From Mantooth! #1, by Fraction, Kuhn and Fisher.
Suitable For: All Occasions.
This has been The Quotable Matt Fraction, another fine service from the ISB.
From Mantooth! #1, by Fraction, Kuhn and Fisher.
Suitable For: All Occasions.
This has been The Quotable Matt Fraction, another fine service from the ISB.
Ah, DC Comics. Fine purveyors of girl-on-girl action since 1938:
Wait… what’d you think I meant by “action?”
Get yer mind outta the gutter and focus, people! It’s Thursday night, and that means it’s time for another round of the Internet’s Most Misleading Comics Reviews! Here’s what I picked up this week…
And here’s what was so awesome about ‘em!
Amazing Spider-Man #560: Some of you might recall that I’ve been a fan of professional wrestling off and on throughout my life, and in discussions of that most noble sport of kings, the term “mark” is one that gets thrown around a lot, although you don’t hear it as much anymore now that the WWE’s embraced the idea of being “Sports Entertainment” and dropped a lot of the secrecy that used to be around the industry. See, a mark is somebody who “thinks it’s real”–or at least, somebody who buys into the illusion long enough to buy a t-shirt–and while I like to think that I’m a shrewder customer than most, Dr. K can vouch for the fact that when we went to Smackdown last year, it only took two seconds of the Undertaker’s theme music to get me out of my seat and cheering like a schoolgirl.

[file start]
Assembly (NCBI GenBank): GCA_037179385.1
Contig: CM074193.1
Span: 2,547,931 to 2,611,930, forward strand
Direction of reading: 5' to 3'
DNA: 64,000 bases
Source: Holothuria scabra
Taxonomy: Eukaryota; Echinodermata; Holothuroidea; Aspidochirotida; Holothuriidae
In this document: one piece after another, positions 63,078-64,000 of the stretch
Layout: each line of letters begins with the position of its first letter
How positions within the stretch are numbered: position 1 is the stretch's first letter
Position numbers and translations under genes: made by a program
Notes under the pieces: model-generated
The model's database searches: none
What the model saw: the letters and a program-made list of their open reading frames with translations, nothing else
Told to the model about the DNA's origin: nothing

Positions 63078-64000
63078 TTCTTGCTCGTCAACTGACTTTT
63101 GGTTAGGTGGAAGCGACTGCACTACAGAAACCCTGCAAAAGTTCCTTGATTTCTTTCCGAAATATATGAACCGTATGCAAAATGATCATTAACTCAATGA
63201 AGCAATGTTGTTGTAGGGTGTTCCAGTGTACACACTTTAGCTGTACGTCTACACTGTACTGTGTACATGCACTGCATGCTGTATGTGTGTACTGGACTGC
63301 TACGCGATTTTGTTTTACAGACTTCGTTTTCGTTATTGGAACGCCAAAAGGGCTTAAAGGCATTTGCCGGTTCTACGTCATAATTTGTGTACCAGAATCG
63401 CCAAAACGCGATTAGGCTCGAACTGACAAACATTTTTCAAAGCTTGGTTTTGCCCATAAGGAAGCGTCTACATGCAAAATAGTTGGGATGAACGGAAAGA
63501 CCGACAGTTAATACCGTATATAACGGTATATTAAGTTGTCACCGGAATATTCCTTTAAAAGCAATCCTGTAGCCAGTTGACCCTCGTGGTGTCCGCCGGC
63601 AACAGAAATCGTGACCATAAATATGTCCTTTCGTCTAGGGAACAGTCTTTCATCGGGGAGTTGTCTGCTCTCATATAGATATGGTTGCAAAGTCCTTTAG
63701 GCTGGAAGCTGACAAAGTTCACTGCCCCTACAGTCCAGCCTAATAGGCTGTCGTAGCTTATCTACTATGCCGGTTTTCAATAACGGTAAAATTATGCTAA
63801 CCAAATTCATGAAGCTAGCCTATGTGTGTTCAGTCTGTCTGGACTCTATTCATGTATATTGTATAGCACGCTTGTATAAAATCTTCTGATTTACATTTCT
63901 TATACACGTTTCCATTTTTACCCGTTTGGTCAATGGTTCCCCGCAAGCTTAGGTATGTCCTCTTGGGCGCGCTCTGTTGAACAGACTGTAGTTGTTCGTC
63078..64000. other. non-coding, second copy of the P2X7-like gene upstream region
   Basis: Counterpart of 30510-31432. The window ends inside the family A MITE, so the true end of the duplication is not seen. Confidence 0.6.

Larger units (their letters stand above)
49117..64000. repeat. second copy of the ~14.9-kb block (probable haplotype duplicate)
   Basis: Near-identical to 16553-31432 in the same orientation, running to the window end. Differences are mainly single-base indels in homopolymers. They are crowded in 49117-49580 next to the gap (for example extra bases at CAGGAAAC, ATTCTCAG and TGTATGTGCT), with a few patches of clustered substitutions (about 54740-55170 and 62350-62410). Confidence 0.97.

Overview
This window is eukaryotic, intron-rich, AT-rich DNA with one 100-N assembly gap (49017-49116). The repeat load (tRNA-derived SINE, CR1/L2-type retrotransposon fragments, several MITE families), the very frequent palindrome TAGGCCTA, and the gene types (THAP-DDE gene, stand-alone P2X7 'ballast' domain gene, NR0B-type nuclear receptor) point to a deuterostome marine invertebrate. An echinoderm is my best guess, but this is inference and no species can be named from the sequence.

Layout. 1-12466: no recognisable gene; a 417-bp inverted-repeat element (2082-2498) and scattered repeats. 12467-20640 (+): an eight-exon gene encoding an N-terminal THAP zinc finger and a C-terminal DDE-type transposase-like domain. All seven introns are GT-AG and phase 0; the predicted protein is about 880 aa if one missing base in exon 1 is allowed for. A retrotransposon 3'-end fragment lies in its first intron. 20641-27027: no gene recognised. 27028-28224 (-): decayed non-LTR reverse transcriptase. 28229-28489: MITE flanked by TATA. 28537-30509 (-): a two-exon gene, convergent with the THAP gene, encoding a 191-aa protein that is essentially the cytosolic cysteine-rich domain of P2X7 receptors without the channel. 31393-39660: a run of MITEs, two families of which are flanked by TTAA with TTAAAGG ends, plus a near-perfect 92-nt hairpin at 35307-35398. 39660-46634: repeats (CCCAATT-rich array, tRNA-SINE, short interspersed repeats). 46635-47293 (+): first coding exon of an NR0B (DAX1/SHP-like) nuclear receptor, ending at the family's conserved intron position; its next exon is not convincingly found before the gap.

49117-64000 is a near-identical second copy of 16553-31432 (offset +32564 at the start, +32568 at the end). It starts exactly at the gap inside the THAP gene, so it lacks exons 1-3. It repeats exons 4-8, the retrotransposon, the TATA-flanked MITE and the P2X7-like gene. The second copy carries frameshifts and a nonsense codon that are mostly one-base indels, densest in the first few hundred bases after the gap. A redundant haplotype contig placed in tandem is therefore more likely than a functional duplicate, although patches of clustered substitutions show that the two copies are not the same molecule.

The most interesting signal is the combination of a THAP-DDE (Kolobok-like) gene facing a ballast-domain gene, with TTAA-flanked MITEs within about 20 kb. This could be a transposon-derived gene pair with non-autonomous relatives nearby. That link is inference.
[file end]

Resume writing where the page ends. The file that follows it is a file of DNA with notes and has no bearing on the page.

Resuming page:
Point being: I marked out so hard for Spider-Man this week.
Don’t get me wrong: There’s nothing about this issue that’s going to set the world on fire or redefine the character, and to be honest, there’s not even anything about it that you wouldn’t expect from talented guys like Dan Slott and Marcos Martin. Beautiful pages, a new villain with an interesting hook (that being “What if Flatman from the Great Lakes Avengers was an obsessive goth girl”), it’s all the same kind of enjoyable stuff that we’ve seen from these guys before. But this time around, everything just comes together so well that it caught me up in the story, and all the dissatisfaction of “One More Day” and the recent disappointing bits from the Spider-Man “brain-trust” were gone. Even the pop art gags that I’d seen before in Grant Morrison’s Batman just worked better with Martin’s art. And that last page… There’s no reason I shouldn’t have seen it coming–I read the solicitations every month, fer Chrissakes–but it blindsided me with just how perfect it was.